More of us are running than ever before, which is awesome. But how many of you are recovering properly? Here’s our foolproof guide to help you get back in the game faster than ever…
You might have noticed more and more runners using either compression tights or socks, which could be the result of studies that show they can stimulate blood flow and help legs recover faster during and after a run. Compression manufacturers will tell you that their products can help assist blood circulation and reduce blood lactate concentration during the run itself, plus the amount of muscle oscillation that comes with the regular pounding movement. There’s also a placebo affect in that by wearing them, you’ll feel you’re doing something positive to boost not only your performance, but also your recovery. While we wholeheartedly recommend using compression gear – two members of the BESTFIT team can’t do without it, and say it halves their recovery time – make sure you buy the right size; ill-fitting socks, sleeves or tights won’t provide the levels of compression you need.
You have a 30-minute window if you’re to get the full effect of your recovery, so load up with protein or cherries, or both! Runners burn roughly 100 calories per mile, depending on height or weight. This can leave your body very tired. Therefore, it is essential that you replenish it with both vitamins and protein to repair any muscle damage.
Cherries are a powerhouse of nutrients, making them perfect for recovery. “They’re packed with vitamins, minerals, fibre and phytonutrients,” explains sports nutritionist Anita Bean. “They offer numerous health benefits and, eating them after exercise, may help you get more out of your workout.
“Cherries contain powerful anti-inflammatory compounds, so they can help reduce inflammation, and ease arthritis and gout. A study found that regular consumption of 280g sweet cherries for 28 days lowered levels of inflammatory compounds in the blood, including C-reactive protein (CRP). The compounds that give cherries their red colour (anthocyanins) may act in a similar way to anti-inflammatory drugs, such as aspirin, by blocking the actions of certain enzymes.
“They are also a good source of vitamin C, so they may help you get a better night’s sleep, and reduce your blood pressure, too. Researchers found that drinking cherry juice within 30 minutes of your run, and 30 minutes before the evening meal, boosted sleep time by 84 minutes and improved sleep quality in people with insomnia.”
You’ll also benefit from getting stuck into some protein, says nutritionist Cassandra Barns. “Give your body the boost it needs with Nature’s Plus Pea Protein Powder (£22.50, naturesplus.co.uk). Add a scoop to your banana, avocado and spinach smoothie for an additional 15g of protein, which can also help you stay fuller for longer and stop you from snacking.”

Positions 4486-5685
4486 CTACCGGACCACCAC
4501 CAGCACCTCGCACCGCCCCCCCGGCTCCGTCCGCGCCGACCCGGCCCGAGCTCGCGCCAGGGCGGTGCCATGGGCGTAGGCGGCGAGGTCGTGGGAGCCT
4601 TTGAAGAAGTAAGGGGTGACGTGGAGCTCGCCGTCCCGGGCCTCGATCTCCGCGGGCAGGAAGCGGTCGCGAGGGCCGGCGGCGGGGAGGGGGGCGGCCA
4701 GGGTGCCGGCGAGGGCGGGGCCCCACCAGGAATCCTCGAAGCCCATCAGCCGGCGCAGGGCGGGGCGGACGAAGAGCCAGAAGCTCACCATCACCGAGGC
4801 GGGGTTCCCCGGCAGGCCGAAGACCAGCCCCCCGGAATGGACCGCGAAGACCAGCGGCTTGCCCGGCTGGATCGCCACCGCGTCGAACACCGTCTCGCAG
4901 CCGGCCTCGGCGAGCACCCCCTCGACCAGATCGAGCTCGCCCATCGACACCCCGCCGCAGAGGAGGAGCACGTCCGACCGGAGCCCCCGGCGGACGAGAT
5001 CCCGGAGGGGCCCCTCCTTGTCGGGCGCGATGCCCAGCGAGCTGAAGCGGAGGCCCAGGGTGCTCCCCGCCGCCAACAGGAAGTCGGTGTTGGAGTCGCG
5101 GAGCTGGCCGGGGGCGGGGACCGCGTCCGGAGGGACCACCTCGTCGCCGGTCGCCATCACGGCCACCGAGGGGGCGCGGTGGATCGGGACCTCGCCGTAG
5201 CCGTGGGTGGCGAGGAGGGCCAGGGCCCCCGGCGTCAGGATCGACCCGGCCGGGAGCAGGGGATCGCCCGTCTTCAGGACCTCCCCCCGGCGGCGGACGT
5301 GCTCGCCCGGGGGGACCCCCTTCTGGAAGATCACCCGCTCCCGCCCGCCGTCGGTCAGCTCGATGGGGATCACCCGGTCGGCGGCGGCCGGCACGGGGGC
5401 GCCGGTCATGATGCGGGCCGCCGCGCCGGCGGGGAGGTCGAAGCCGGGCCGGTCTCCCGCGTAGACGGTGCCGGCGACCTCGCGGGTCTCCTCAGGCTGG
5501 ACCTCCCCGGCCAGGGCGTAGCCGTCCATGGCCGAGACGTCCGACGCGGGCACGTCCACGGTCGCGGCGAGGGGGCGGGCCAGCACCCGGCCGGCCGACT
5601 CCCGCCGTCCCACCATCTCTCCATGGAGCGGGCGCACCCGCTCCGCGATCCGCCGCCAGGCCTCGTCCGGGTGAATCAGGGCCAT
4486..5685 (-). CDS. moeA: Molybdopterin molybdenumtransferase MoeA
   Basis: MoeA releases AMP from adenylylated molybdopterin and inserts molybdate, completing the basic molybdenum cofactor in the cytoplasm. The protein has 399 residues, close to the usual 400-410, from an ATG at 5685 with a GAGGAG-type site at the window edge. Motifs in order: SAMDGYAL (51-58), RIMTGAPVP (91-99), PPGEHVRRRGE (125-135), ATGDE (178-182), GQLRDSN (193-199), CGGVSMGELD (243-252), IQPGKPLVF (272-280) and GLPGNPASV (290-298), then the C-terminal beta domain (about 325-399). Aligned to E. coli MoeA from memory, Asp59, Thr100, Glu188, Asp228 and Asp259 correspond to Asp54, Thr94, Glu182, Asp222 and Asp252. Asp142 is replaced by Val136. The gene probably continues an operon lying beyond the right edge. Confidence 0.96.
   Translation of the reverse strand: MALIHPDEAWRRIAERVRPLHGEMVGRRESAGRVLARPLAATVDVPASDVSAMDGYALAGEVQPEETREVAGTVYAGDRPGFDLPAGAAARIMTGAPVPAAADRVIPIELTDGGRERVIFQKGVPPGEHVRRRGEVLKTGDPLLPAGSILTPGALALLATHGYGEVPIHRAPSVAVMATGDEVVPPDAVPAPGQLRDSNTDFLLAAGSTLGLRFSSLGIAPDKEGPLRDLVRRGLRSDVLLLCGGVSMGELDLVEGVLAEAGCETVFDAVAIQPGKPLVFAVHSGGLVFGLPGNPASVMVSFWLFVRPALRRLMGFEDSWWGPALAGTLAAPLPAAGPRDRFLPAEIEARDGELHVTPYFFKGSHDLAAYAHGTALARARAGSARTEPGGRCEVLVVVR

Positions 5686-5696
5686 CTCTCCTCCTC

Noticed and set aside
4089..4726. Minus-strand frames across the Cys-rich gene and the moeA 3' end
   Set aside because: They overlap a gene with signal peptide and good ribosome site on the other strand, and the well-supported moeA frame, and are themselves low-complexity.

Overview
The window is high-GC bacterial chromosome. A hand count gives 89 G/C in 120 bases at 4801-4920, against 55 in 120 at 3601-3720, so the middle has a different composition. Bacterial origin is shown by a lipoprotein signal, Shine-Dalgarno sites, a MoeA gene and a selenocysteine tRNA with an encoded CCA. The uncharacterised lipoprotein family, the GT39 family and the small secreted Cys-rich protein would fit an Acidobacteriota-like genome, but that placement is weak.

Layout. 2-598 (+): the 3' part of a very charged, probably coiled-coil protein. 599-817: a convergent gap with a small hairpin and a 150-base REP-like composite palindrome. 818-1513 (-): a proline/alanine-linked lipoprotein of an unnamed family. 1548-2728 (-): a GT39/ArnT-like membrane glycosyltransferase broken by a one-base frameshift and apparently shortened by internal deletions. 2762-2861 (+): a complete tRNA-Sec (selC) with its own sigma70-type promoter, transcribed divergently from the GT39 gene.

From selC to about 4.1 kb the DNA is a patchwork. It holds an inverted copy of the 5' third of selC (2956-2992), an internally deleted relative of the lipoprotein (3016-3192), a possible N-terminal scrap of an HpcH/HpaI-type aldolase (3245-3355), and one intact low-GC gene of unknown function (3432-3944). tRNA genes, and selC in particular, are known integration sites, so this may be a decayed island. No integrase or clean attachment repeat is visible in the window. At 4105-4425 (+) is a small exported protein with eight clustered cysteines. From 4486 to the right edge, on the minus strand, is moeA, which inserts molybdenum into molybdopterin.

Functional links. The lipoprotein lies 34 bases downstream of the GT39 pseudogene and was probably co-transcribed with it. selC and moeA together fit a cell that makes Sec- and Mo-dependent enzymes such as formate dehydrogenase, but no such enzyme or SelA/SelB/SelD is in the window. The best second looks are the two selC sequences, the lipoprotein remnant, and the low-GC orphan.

It is well known that when you exercise, you sweat more. The role of sweat is to cool down your core body temperature and prevent you from overheating. However, excessive sweating (say, over the course of a 26-mile marathon route) can leave you severely dehydrated and lacking in essential nutrients.
“You should refuel your muscles as soon as you can tolerate eating and rehydrate your body with extra liquids that have been lost through sweat. To add natural flavour to your drinking water you can steep flavoursome and fragrant things in it such as cucumber, lemon and mint,” adds nutritionist Shona Wilkinson from SuperfoodUK.com.
And don’t just rehydrate with water, add vitamins B & C, salt and magnesium too. The replacement of salts and vitamins is actually more essential after really long runs than the water itself. When you run, your immune system is weakened and salts are expelled through sweat. You can go for days without water, but it’s the lack of salts that harms you.
To help ease the inevitable build-up of lactic acid, it is important to resist the urge to collapse on the sofa, as that will only make your muscles tighter and sorer. The right stretches will loosen up those tense muscles and strengthen the ones that need a hand.
“Keep your spine mobile,” says Lynne Robinson, founder of Body Control Pilates. “Exercises such as waist twists helps to ease out unwanted kinks and also works the muscles.”
Treat your body to a soak to help relax muscles and loosen stiff joints. Some people suggest adding Epsom Salts, which in water breaks down into magnesium and sulphate to get into your body through your skin. They also often have oils, colours and scents to relax you and soften your skin. We also recommend the peppermint shower gels for their reviving properties. Activbod’s Feel Great Shower Concentrate is perfect for post-exercise because it is designed to help reawaken your body as well as cleanse, refresh and nourish your skin. Activbod’s Cooling Finish Lotion is also great. It contains menthol, which delivers an enjoyable cooling sensation to the skin. www.activbod.com
Carbs are the body’s primary source of fuel, which means that eating them after your run will help muscle and body tissue recover and prevent prolonged fatigue. Carbs also help restock your diminished glycogen stores, and enable the body to use protein for muscle growth and repair. Complex carbs include brown rice, oats and quinoa. Meanwhile, a lack of protein not just immediately after your run, but in the following hours, can lead to muscle breakdown, weakness and wasting. Try low-fat yoghurt for its protein content and filling properties two hours after you’ve finished.